NBC Baseball

NBC World Series: Heat takes full advantage of wild beginning

Haysville Heat pitcher Kyle Cremers empathized with his counterpart, the Valley Center Diamond Dawgs' Tobin Mateychick, who threw four wild pitches in the first inning on Friday night at Lawrence-Dumont Stadium.

"You don't ever want to see anybody go out and have a bad day," Cremers said. "... Sometimes you can catch yourself overthrowing (to pull yourself out of it). But there's a domino effect. It spirals in. You might make good pitches, but bleeders get through. It's tough."

Those four wild pitches, coupled with two hits and an error, led to five runs by Haysville in the first winners bracket game of the National Baseball Congress World Series' third round. The Heat went on to run-rule Valley Center 9-1 in eight innings to improve to 3-0.

"We needed to be a little more mentally tough than we were," Valley Center manager Pat Hon said. "(Mateychick) thought we struck out (Haysville second baseman Clint Stroud), they didn't call it and he ended up walking him on the next pitch. He felt like he had the strikeout; it was a borderline call.

"And that's when you have to step up, make a play. And then we make an error and they get a hit and things go downhill."

Mateychick opened the game by striking out Justin Miller but gave up a double to Nate Shaver on a 1-1 pitch. With two outs, he got to a 2-2 count with Stroud before walking him.

On a 1-2 pitch to Ben Harty, Mateychick's pitch went to the backstop and Shaver scored from third for the first run of the game. Harty followed with an RBI single, then Mateychick threw another wild pitch to Gary Owens. On his next pitch, he walked Owens.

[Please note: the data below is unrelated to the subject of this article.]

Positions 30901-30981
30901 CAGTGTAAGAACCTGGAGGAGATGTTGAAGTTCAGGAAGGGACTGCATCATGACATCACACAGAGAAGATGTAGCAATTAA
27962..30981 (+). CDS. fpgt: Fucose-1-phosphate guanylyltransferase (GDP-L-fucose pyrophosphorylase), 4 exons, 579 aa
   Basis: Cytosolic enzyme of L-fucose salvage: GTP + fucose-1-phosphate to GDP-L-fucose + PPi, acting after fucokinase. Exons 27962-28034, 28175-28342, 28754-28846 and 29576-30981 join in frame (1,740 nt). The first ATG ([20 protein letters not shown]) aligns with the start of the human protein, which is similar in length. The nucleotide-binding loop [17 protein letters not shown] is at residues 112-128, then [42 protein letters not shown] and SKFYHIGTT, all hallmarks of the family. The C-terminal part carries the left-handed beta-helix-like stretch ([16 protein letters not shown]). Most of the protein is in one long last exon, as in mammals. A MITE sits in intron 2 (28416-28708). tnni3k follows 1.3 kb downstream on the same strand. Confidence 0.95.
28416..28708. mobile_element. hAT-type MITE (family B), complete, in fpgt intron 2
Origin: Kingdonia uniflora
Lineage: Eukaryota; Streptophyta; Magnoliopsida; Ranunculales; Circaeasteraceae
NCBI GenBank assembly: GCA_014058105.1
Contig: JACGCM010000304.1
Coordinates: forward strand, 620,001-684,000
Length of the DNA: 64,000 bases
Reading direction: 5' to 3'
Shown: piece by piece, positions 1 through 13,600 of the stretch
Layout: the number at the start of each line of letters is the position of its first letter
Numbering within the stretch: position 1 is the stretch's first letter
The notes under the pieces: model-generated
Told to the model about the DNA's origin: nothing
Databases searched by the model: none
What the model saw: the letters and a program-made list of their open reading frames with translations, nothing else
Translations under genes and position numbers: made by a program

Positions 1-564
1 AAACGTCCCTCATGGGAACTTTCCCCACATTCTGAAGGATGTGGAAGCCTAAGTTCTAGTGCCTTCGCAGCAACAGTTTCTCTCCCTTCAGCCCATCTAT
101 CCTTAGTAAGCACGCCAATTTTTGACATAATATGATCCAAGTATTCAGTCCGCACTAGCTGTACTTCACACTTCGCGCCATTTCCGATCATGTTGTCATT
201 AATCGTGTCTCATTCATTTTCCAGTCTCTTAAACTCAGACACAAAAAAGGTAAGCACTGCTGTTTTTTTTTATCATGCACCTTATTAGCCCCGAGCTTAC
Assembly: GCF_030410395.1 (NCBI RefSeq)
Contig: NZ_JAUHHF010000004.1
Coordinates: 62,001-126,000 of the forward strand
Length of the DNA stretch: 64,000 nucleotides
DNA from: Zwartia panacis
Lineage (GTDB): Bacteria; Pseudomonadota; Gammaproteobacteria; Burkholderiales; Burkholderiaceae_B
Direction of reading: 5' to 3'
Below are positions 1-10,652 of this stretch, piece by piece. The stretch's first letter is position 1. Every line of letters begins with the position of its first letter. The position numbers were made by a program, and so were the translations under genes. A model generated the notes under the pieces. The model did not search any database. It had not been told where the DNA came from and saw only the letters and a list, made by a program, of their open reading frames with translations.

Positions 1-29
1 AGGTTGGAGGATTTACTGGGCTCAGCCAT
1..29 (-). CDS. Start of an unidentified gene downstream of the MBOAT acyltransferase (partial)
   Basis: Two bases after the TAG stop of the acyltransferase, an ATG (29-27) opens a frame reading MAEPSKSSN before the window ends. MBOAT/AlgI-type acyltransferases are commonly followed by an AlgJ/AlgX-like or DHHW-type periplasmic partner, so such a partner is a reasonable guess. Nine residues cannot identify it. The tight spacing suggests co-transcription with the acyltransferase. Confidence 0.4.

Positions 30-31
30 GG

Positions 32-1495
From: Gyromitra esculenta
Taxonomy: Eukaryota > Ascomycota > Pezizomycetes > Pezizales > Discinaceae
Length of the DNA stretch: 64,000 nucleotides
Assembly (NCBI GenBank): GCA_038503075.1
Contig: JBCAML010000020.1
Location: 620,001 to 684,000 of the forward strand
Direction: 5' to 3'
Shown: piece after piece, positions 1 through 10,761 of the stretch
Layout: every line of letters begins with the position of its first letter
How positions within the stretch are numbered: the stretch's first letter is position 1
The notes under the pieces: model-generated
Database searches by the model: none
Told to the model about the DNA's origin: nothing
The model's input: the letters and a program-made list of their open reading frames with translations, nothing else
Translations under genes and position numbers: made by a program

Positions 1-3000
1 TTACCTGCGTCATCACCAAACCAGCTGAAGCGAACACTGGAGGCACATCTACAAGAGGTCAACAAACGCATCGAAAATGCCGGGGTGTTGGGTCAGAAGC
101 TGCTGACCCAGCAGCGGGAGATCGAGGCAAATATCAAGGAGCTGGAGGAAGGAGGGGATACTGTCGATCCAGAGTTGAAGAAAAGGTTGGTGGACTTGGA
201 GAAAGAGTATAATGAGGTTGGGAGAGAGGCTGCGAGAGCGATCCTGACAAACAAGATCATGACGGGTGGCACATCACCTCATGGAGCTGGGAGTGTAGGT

Then, pitching to Brock Green with two runners on, Mateychick threw another wild pitch and the runners advanced to second and third. He walked Green on the next pitch, the second straight batter that he walked on four straight pitches.

Clint McKeever hit a fly to short right field that landed just fair as three players raced to make the catch. That scored two runs for the 3-0 lead.

It didn't get any better for Mateychick. On his first pitch to No. 9 hitter Ben Kline, he threw another wild pitch and Green scored from third for the inning's fifth run.

"In that situation with a wild pitch, you're definitely looking for the ball to go to the backstop," Green said. "It kicked off the backstop. I was a little worried about it. Luckily I got there in time.... With a big backstop, you've got to take the chance."

Haysville added two runs in the fifth and eighth innings.

The poor first inning not only resulted in a shortened night by Mateychick — he was replaced by Gil Rehwinkel to start the second — but Valley Center couldn't recover against Cremers.

Cremers threw five strong innings, scattering six hits, giving up one run, walking one and striking out three for his second win of the tournament.

"My fastball, I located it pretty well, and my slider and changeup worked well, too," Cremers said.

"He pitched a good game," said Harty, Haysville's catcher, who was 4 for 5 with two RBIs and two runs scored. "He's awfully good at locating all his pitches, and that's what makes him successful. He's able to throw it where he wants it."

That Valley Center allowed such a big inning frustrated Hon.

"All of our losses this year were when we couldn't avoid the big inning," he said. "It could be five in the first, four in the seventh in a close game. I've told them, if we can avoid the big inning, minimize the damage, we have a chance."

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